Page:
Mass Screening Using Ferromagnetic Detection at Large Campus Events
Learn how a ferromagnetic detection system (FMDS) used at a venue’s perimeter can prevent mass casualties by detecting weapons before terrorists get too close.
Editor’s Note: This article originally ran in CS’ sister publication Security Sales & Integration.
Live events at large venues like arenas, stadiums or convention halls — whether they involve wrestlers breaking chairs over each other’s heads, Axl and Slash reuniting Guns ‘n’ Roses, your favorite NFL team annihilating the opposition, or a convention involving anything from politics to food to Star Trek — are exciting affairs that channel the camaraderie of the crowd into a powerful collective energy.
But they also are vulnerable to threats.
Terrorists and other malefactors know that any large gathering of people has inherent vulnerabilities on which they can prey: Crowds make it hard for security to keep track of any single person or spot unusual behavior, and the number of people congregated in one space amplifies the impact of any attack.
In recent years, organizers of large events have augmented the security methods they use to protect a venue, using both walk-through metal detectors and hand wands, and deploying K9 and police units to patrol the lines to enter security. But these current methods share a universal flaw: to be caught, evildoers have to be on the verge of actually entering the venue with hundreds of other people, which means they can still cause a massive amount of destruction.
Current Methods Are Not Enough
Conventional walk-through metal detectors are a compromise between effective screening and high throughput, as they successfully detect metal objects, but only can screen about five or six people each minute. They are generally placed 10 to 20 yards from a venue’s front façade, either just outside or just inside, to screen people as they enter the facility. Hand wands are used for anyone that sets off the walk-through detector as a secondary screening method for confirmation.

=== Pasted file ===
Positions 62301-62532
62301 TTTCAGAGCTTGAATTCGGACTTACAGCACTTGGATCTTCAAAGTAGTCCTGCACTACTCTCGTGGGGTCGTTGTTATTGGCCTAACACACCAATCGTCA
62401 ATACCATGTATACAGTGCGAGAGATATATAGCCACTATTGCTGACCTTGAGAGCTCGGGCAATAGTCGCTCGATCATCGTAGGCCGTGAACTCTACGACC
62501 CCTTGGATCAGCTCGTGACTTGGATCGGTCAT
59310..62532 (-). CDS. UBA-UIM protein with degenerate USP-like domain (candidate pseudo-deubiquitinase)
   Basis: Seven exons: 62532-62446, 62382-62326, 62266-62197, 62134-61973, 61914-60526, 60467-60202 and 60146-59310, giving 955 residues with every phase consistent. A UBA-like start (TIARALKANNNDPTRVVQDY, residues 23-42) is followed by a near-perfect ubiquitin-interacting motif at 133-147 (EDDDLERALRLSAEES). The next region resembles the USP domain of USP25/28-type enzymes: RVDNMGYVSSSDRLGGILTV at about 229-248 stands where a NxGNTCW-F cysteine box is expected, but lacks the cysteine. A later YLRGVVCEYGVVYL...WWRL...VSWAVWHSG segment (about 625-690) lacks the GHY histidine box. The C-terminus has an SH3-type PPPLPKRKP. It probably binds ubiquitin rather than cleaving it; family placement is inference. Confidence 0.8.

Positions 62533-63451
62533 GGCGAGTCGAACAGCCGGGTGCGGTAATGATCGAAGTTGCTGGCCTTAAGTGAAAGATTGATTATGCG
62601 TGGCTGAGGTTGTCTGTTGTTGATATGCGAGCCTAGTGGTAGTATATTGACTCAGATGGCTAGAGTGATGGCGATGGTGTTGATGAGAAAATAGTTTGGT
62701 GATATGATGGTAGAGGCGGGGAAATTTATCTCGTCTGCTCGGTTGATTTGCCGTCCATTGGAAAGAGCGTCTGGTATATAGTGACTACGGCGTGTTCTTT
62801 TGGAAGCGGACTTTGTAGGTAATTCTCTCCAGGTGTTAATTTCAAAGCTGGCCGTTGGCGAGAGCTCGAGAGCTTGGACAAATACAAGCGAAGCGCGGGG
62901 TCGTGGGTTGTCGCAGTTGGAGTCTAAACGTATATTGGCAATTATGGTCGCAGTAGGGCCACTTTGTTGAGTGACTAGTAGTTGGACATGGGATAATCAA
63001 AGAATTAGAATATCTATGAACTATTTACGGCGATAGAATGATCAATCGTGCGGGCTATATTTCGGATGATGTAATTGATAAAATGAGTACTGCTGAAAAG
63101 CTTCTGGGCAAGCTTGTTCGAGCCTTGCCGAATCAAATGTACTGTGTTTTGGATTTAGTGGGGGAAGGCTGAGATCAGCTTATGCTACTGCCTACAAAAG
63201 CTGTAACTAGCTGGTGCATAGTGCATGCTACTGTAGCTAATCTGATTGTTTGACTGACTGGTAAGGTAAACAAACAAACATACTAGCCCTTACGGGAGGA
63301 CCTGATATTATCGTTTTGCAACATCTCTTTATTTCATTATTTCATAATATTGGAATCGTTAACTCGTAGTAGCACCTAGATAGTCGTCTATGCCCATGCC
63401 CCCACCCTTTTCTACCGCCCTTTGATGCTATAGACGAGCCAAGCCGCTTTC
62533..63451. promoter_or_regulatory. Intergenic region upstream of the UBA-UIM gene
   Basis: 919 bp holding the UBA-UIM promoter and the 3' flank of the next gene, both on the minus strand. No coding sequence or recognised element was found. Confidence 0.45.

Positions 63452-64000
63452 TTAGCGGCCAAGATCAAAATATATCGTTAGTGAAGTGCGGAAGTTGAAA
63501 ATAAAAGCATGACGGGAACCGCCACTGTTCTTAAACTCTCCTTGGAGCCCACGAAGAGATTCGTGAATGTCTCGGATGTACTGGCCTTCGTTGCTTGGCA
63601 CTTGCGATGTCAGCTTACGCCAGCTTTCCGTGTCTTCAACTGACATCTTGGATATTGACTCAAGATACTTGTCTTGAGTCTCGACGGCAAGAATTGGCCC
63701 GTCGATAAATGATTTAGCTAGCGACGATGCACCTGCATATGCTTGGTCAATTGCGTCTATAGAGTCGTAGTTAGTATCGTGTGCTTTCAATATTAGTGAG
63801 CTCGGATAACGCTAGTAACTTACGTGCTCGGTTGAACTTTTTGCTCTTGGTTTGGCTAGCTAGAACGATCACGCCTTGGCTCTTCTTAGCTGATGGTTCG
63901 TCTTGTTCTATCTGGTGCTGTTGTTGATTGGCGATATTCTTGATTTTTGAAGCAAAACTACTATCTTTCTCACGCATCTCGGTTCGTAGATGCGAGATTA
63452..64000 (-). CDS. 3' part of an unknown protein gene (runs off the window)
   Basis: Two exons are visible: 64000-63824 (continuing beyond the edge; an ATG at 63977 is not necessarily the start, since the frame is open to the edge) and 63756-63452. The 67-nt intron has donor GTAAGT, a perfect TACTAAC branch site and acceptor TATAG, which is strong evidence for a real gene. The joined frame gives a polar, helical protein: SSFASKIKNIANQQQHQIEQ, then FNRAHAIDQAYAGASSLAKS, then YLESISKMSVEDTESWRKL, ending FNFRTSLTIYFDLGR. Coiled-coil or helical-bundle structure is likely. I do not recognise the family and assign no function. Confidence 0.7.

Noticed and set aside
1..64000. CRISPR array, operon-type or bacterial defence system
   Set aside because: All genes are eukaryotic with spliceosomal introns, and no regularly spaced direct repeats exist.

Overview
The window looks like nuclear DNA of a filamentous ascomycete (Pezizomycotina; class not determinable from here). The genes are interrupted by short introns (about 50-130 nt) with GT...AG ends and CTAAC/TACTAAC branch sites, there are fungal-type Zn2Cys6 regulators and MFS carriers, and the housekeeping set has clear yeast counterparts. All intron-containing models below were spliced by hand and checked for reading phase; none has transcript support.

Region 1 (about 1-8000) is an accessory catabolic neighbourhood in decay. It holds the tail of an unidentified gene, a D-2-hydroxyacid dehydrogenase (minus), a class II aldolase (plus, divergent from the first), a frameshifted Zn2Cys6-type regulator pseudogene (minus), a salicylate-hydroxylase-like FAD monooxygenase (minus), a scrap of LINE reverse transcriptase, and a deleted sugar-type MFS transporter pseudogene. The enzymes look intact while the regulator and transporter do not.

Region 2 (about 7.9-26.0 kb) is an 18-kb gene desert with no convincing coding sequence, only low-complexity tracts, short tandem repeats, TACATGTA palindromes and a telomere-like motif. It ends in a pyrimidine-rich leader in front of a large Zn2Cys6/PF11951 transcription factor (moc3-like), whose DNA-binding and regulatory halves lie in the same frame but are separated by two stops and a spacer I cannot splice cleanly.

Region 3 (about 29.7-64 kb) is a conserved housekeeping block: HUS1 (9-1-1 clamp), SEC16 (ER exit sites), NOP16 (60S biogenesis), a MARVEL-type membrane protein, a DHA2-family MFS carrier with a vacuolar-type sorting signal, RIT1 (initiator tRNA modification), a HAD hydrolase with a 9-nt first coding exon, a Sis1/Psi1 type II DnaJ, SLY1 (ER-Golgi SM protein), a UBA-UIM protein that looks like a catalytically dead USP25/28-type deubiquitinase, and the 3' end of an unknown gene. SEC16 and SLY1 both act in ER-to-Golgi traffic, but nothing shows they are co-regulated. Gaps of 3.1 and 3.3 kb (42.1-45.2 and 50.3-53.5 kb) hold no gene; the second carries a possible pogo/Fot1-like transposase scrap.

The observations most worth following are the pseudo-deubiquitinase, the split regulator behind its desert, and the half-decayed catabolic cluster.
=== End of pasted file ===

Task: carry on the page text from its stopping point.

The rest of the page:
Many facilities also use observational methods to screen, such as drones, video surveillance, security officers or police walking the crowd and looking for suspicious behavior, or explosives-sniffing K9 units patrolling the area.
Each of these methods has intrinsic limitations. Observational security methods are just that —observation-based, not detection-based. They rely much more heavily on human factors that introduce greater degrees of error and chance, and positive visual identification of a suspicious threat requires a relatively close proximity to observe the threat. They’re also slow and laborious.
Walk-through detectors and wands will catch someone trying to enter a facility with a weapon, but by the time they do, it may be too late — a terrorist will already be well within proximity to do a lot of damage. Bad guys don’t need to actually enter the venue; they just need to get close enough to injure or kill a large number of people. That can happen — and has happened, such as with Manchester Arena bombing in 2017 — right at the security point, where a terrorist will be surrounded by dozens or hundreds of people and 10 to 20 yards away from the critical asset: the interior of the venue.
Security personnel are aware of these pre-security-screening vulnerabilities around the perimeter of the venue. What they haven’t had until recently is a way to screen mass amounts of people for weapons of mass casualty as far away from the critical asset as they can, and as far away from densely populated areas as they can, all while not impeding throughput resulting from the requirement for patrons to divest their possessions.